Viscount Simon lends support to eyesight campaign

08.58 | 1 November 2018 |

A prominent member of the All-Party Parliamentary Group for Transport Safety is supporting a campaign which calls for stricter rules covering drivers’ eyesight.

Launched in July, the Driving Blind Campaign calls for a change in legislation to require drivers to be tested by an optician before their driving test and at every subsequent licence renewal application.

The campaign bemoans the current UK driving test for neglecting any assessment of peripheral vision, described as a ‘critical factor’ in a driver’s ability to judge the full extent of their surroundings.

The campaign includes a petition, which to date has more than 3,300 signatures – but requires 10,000 for a Government response.

Viscount Simon, who joined the House of Lords in 1994, has a long association with the road safety sector.

He served as a trustee of the Road Safety Trust and is currently a patron of the Road Victims’ Trust, a trustee of GEM Road Safety Charity and president of the Driving Instructors Association (DIA). He is also a vice chairman of the All-Party Parliamentary Group for Transport Safety.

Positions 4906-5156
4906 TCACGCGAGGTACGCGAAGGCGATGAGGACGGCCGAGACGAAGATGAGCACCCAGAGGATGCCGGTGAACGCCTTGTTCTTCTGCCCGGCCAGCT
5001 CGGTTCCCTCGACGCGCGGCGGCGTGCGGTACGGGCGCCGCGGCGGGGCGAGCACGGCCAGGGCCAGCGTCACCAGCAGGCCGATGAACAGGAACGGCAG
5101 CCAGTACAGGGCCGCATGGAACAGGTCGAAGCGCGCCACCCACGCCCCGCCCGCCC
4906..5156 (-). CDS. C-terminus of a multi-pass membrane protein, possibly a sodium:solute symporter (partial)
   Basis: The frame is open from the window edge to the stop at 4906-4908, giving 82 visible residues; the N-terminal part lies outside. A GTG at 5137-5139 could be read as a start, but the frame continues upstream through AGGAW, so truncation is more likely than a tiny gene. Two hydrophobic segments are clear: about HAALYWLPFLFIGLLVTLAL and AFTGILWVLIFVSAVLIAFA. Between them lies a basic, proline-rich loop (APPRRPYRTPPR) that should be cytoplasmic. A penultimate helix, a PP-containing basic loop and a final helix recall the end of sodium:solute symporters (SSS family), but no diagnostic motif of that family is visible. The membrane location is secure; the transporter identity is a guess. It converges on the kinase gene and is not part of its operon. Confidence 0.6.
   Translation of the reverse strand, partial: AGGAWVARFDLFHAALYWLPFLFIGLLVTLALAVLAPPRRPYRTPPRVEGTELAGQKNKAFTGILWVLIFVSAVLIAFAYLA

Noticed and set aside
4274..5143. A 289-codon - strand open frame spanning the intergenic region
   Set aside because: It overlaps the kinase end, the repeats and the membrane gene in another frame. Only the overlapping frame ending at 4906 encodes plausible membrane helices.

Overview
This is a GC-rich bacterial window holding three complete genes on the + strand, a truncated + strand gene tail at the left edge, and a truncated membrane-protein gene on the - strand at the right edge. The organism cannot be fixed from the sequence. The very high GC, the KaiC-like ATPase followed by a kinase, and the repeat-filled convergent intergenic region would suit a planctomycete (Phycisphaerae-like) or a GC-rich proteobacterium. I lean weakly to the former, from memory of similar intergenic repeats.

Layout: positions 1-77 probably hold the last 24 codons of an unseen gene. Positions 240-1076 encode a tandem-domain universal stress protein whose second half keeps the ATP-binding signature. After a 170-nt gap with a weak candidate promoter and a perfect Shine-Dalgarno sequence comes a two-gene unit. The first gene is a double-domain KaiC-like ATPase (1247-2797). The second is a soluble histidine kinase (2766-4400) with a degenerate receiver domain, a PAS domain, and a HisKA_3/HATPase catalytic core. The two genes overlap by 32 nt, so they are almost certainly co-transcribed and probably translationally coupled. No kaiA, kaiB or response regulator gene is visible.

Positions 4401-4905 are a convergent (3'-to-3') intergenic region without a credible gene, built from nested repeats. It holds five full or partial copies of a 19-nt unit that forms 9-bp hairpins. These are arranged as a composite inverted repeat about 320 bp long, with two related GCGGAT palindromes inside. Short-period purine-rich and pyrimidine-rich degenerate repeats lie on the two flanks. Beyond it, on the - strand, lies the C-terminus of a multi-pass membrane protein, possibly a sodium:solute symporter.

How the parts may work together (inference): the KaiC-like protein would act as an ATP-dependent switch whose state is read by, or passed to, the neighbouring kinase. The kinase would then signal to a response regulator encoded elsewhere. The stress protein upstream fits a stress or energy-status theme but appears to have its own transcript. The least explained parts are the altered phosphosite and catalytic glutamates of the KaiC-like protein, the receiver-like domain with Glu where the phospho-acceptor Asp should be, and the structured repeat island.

Viscount Simon said: “As signatures for the Driving Blind petition near a milestone 3,000 – the same number as that of annual casualties caused by drivers with defective vision – it becomes apparent that the British public is serious about making roads safer by stopping people driving blind.

“It’s promising that three police forces trialled road side vision spot-checks during September 2018, but wouldn’t it be simpler and more resourceful to make eye tests compulsory for all drivers? Police officers have enough to keep them busy without adopting the role of an optician too.

“The Driving Blind campaign is sensibly calling for regular, compulsory eye tests for all drivers as part of licence renewal applications. In the UK, unlike many other European states, drivers have to self-report and self-regulate their vision, despite evidence showing that often neglect eye-exams.

“A serious political re-think at the highest level is now required. That is why I’m saying no to driving blind, supporting the evidence presented in the Driving Blind manifesto and calling for a political debate.”



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